Receptor Identified That May Inhibit Crohns Disease Symptoms

A team of researchers from the U. K. Sweden and Ireland has identified a receptor in the human gut that could offer a novel way to control the development of gastric cancer a common type of stomach cancer in experimental models. In their paper published in the journal Proceedings of the National Academy of Sciences the group describes their study of Gastrointestinal Tumors in Experimental Models and what they learned from them.

Gastrointestinal cancer is a cancer caused by an invasion of cells that are nourished by the stomachs natural chemicals. Often very early in the development of a patient cancer cells either grow into large tumors or escape into the bloodstream causing inflammation within the body. In the latter case surgical treatments such as bypassing aortic aneurysm openings or implantation of a catheter to restore blood flow to organs causing it serves to prevent further cancer from developing. Studies carried out by researchers at Sahlgrenska Academy in Sweden and St. Olavska Academy in Finland have shown that genetic mutations in two subtypes of gastric cancer-PTSD6 and PTSD8-promote certain tumor types to cause an aggressive development and progression. While such mutations may be prevented in experimental models they may most often occur in adults under circumstances of stress in which case they pose a risk to severe obesity. Much has been done in the hope of relieving this risk by modifying the cells which are joined by the Wnt signaling pathway.

To date the scientific community has not been able to identify the neural factors that allow for a reduction in the potential of increased demand on the brain areas affected by the signal. A recent finding led by Alexandra Tobin of the Department of Clinical Sciences Radboud University Nijmegen and colleagues it focused on a specific brain region called the somatosensory cortex which is known to play a role in facial processing. This particular somatosensory cortex has high volume and is necessary for many functions such as tracking the bladder and for guiding different parts of the body.

Tobin and colleagues used a PET scan to study the somatosensory cortex of 3 experimental models all of which had a mutation in a gene in the PTSD6 subtype. This disease mutation causes impaired production of a protein called lac1 that can inactivate more of the signal needed for the development of gastric cancer. From the variants in each model they identified a gene called FOXF1 as a candidate for possible regulatory cells to target for treatment in future experiments. The researchers note that combining the use of PET scan and genetic approach in the case of programmed cell death makes it possible to explore why mutations in this molecular subtype of the cancer can be of limited relevance just as mutations in other cancers do.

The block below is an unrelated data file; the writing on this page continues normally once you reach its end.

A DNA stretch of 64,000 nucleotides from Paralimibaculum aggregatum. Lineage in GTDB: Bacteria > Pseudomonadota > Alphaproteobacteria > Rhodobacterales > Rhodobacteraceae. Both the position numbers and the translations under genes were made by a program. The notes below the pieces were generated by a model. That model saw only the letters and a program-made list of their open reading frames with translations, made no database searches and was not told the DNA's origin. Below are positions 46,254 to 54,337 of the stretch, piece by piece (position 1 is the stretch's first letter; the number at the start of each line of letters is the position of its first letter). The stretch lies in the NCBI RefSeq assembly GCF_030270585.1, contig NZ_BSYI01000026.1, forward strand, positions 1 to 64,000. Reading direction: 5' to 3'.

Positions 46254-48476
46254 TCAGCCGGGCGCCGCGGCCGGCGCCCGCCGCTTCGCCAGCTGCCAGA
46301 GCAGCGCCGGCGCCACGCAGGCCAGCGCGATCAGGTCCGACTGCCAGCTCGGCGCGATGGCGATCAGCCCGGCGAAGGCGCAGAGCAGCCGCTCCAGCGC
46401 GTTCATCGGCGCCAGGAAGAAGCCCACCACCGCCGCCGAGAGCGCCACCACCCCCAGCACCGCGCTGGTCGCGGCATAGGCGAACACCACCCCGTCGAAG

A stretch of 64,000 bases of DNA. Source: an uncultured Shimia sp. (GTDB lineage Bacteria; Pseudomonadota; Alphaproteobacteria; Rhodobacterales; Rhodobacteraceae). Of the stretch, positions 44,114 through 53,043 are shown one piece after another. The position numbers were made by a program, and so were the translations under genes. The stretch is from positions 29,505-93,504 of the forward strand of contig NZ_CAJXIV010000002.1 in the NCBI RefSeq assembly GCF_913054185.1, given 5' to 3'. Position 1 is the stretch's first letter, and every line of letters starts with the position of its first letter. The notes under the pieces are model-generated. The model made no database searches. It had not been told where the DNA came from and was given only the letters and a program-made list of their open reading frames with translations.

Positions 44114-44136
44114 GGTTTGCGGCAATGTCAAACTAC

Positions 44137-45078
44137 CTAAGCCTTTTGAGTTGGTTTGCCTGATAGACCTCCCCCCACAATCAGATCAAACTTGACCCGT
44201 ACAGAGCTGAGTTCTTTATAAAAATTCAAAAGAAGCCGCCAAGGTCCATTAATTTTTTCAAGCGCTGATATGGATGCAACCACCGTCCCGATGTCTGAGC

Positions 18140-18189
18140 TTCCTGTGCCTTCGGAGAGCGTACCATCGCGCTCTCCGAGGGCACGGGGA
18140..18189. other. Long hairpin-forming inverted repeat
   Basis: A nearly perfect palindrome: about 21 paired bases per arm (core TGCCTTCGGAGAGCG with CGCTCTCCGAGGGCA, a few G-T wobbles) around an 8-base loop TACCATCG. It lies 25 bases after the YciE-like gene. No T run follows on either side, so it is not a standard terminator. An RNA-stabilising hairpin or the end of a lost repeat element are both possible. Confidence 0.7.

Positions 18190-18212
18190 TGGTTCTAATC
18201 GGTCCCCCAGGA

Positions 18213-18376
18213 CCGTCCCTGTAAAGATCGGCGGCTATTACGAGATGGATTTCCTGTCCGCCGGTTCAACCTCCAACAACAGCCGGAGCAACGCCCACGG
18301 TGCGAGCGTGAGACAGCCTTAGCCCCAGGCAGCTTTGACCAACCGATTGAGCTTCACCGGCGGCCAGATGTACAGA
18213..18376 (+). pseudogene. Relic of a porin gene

The team also notes that the strange outcome observed in experimental models was a result of a severe neurodevelopmental deficit that compensated for the mutant FOXF1 gene in all but one of the experimental mice. In their penultimate paper the team describes how well this work has inhibited the morphological features of mice that exposed a combination of temporarily deficient vs. normal levels of FOXF1. The team concludes by suggesting that this discovery could be used to explore therapeutic options against gastric cancer in humans.

Research Abstracts: The gut is the largest organ of the body containing around 200 trillion pounds in mass. A special function is to offer a healthy nourishment for the organism. Recent research has begun to show that gut microbiota levels of vitamins B and C iron and specific proteins. Proteomic analysis of bacteria from patients with severe alcoholism and so-called acute alcoholic hepatitis has revealed large differences between group. Food-related bacteria were found to be reduced in patients with gastric cancer. FoxF1 patients displayed enhanced protein turnover and survival rate compared to the control groups. The modified genes of FOXF1 patients exhibited more cell proliferation and maintenance improved function decreased tissue damage and reduced pancreatic damage. By combined gene targeting approach FOXF1-deficient mice exhibited low IPD8 expression were well tolerated and survived highly aggressive Western-type (HT-Zola vesicle injection). All dominant mutations of FOXF1 affected neurons and buffered pyroptosis.

Full research abstracts available online.